As people who’ve been wandering in a pandemic desert, early on we sought security in stocking up on toilet paper and disinfectant wipes, and we got anxious when grocery store shelves were empty.  While many of us have been nostalgic for the Before Times, people of color and people who are living with injustice or without enough food to eat or water to drink aren’t eager to return to what was “normal.”  The wilderness is a hard place to be, even as the vision of a better future for all people beckons.  Vaccines will take us to an oasis in this desert if we keep wearing our masks and social distancing.  Hard as it will be, coming to terms with how many of us benefit from systems and patterns that are costly to others might just lead us to another oasis.  Seeing one another as neighbors not as strangers will surely land us in a place where good things can grow.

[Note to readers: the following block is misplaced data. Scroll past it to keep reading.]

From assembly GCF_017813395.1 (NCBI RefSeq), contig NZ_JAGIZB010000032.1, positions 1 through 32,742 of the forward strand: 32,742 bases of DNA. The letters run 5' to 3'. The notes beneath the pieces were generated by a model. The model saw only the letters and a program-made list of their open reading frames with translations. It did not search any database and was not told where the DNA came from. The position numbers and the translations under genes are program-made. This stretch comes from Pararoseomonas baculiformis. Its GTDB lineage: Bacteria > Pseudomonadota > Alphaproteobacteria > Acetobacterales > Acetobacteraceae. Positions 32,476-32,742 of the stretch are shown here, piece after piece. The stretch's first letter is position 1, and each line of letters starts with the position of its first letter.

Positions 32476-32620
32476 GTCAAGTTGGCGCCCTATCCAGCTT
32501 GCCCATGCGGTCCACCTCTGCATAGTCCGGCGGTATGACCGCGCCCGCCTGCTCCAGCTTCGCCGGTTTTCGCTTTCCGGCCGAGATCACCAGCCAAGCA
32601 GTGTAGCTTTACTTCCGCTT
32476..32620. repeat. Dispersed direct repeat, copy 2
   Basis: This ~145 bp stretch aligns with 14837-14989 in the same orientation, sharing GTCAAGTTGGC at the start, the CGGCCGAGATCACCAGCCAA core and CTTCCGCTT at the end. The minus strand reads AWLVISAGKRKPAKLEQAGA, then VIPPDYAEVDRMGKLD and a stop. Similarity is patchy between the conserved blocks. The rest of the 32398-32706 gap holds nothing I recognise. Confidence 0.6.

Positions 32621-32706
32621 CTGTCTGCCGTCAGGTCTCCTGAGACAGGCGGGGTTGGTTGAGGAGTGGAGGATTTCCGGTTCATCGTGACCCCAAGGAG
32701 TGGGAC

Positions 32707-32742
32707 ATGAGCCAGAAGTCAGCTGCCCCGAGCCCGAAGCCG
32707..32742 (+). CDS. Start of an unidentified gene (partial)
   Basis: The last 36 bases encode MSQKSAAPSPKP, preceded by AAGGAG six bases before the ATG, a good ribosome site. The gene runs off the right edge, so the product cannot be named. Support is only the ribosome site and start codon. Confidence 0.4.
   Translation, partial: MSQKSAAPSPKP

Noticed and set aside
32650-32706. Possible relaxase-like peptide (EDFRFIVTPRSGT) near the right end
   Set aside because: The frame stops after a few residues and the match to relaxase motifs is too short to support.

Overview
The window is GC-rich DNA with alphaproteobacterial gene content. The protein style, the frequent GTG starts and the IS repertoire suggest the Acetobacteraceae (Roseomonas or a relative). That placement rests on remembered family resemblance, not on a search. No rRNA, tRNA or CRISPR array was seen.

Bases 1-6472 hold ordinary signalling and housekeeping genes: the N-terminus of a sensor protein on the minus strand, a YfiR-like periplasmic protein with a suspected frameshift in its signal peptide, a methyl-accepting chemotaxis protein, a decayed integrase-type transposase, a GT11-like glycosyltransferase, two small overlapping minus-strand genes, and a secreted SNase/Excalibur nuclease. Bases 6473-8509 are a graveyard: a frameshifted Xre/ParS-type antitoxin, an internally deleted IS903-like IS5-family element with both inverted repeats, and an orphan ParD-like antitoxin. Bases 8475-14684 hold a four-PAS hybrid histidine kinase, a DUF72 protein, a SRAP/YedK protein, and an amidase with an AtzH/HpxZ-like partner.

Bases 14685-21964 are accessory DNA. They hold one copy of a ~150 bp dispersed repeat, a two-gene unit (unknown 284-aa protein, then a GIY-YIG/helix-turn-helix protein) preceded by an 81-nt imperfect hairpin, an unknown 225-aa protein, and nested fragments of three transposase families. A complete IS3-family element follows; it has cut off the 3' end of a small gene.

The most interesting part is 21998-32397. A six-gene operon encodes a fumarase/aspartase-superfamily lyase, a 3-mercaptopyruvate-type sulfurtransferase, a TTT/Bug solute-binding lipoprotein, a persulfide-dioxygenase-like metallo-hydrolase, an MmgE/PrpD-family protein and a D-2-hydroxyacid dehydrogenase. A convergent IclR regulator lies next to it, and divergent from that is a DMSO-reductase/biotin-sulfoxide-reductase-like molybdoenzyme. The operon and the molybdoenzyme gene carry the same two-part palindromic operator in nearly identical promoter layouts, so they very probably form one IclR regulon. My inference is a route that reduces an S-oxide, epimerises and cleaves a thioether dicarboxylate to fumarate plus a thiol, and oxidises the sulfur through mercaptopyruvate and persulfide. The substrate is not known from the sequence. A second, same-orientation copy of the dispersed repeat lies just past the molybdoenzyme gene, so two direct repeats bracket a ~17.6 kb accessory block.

But, along the way, there’s a lot of complaining.  A lot of judging, a lot of insisting on our own way, a lot of backbiting and lying and sowing division.  A lot of slithering serpents who are injecting poison into the body politic and wreaking havoc on life in community.

The people of God in the wilderness were impatient with Moses and, this time, with God as well.  “We have no water and no food,” they say, at the same time complaining that they hate the disgusting food they do have.  Poisonous snakes show up and bite them, and people begin to die.  They come to Moses, saying that they’ve sinned against God and against Moses, and they beg him to ask God to take the snakes away.  God graciously provides a way for them to be saved, telling Moses to make a snake out of bronze and put it on a pole.  When those who are bitten lift their eyes to it, they will be healed.  And so it is.